Possible Memory problems


I need a little advice. I am writing an md code for a specific problem but am having some problems when I go to larger system sizes. My code seems to work perfectly for smaller system sizes (up to about 32000) but when I am trying to go to bigger system sizes I get massive slowdown. I have tracked it down to the thing that causes it but it is very strange.

In the force routine, I calculate the acceleration on a particle at the end of it. I have have variables declared within the kernel so each thread will have a copy of this variable and I collect the forces on a particle in these. The acceleration is stored in a variable declared with cudamalloc and used in other routines. If I write to the acceleration with a variable declared within the kernel I struggle to transfer a different variable to the host. If I write to the acceleration with something from constant memory I get no slowdown. Everything is the same, the only difference is the variable copied from.

So to be clearer here is some psuedo-code in 1d. I have

global void forcesolvent( double *solventa_x, double *solventr_x){

double F_x, modrij13, modrij7, drijx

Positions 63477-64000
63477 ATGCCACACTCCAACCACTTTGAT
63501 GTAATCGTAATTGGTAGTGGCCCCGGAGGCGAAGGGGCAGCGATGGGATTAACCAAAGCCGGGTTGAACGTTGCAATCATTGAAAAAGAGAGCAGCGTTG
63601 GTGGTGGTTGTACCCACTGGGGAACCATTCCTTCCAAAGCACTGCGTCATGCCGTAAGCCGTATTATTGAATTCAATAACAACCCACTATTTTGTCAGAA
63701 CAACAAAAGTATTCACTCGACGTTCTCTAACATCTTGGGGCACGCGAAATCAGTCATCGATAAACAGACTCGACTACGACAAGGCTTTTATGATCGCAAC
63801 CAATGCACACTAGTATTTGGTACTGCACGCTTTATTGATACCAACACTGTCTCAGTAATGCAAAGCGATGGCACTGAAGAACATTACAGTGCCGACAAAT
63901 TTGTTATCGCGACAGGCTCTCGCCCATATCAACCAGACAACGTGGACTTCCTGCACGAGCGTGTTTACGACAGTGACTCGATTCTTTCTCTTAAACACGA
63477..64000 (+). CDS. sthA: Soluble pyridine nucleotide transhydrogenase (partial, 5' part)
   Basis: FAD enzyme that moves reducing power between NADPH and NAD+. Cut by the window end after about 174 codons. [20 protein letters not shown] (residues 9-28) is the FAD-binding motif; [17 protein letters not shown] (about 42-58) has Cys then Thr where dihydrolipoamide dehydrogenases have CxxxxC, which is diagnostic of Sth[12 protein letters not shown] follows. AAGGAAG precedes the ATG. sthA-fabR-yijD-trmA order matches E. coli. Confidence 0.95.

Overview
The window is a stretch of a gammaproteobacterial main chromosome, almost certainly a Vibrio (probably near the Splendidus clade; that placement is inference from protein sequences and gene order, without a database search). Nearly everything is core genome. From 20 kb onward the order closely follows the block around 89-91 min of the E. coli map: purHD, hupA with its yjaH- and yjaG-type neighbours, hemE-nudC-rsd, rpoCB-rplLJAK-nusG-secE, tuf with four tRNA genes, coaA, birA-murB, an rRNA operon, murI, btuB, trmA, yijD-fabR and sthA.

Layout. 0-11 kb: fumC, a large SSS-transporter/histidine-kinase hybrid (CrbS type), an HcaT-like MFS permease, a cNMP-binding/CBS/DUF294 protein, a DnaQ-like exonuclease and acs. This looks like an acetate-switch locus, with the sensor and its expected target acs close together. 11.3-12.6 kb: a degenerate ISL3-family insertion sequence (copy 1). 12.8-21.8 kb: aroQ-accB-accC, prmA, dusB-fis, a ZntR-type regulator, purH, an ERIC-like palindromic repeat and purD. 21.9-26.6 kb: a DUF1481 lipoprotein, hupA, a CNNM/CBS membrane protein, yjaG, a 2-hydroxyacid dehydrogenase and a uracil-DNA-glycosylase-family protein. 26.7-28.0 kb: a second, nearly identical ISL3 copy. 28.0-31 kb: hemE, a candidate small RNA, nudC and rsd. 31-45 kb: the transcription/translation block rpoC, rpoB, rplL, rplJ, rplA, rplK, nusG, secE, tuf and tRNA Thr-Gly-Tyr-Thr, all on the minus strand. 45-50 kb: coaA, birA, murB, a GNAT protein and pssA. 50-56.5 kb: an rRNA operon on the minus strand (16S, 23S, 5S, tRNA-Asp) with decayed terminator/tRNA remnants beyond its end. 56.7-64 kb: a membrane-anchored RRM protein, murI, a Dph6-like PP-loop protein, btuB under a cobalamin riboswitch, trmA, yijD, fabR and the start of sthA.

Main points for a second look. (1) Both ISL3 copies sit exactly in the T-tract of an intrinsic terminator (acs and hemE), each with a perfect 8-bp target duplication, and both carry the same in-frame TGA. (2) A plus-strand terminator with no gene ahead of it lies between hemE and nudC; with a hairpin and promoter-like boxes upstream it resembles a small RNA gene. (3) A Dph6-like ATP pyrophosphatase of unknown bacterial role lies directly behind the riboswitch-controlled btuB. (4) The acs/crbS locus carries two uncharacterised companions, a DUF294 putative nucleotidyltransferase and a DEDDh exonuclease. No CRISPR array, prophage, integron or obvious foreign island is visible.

some stuff to calculate
solventa_x = F_x*solventinvmass

solventinvmass is in constant memory. This causes a massive delay when copying a completely different variable (the kinetic energy).

As I only get this problem with larger systems, I was wondering if this might be a memory problem so I was wondering if there was a way of checking for memory problems, as in trying to claim too much memory. I don’t think this is a problem as I am running on a GTX470 and this has one gig of memory. Even if I assume I claim 25 times the number of particles in double precision (I am mostly in double precision) I claim around 13.1MBytes. Having an order of magnitude to spare should be safe for the amount of memory I claim.

Also how do I know I am not claiming too many registers for a kernel? I print out the number of registers per kernel at compile time but don’t really understand how to tell whether I am causing problems.

Thanks for any advice you can offer…

Dean Wood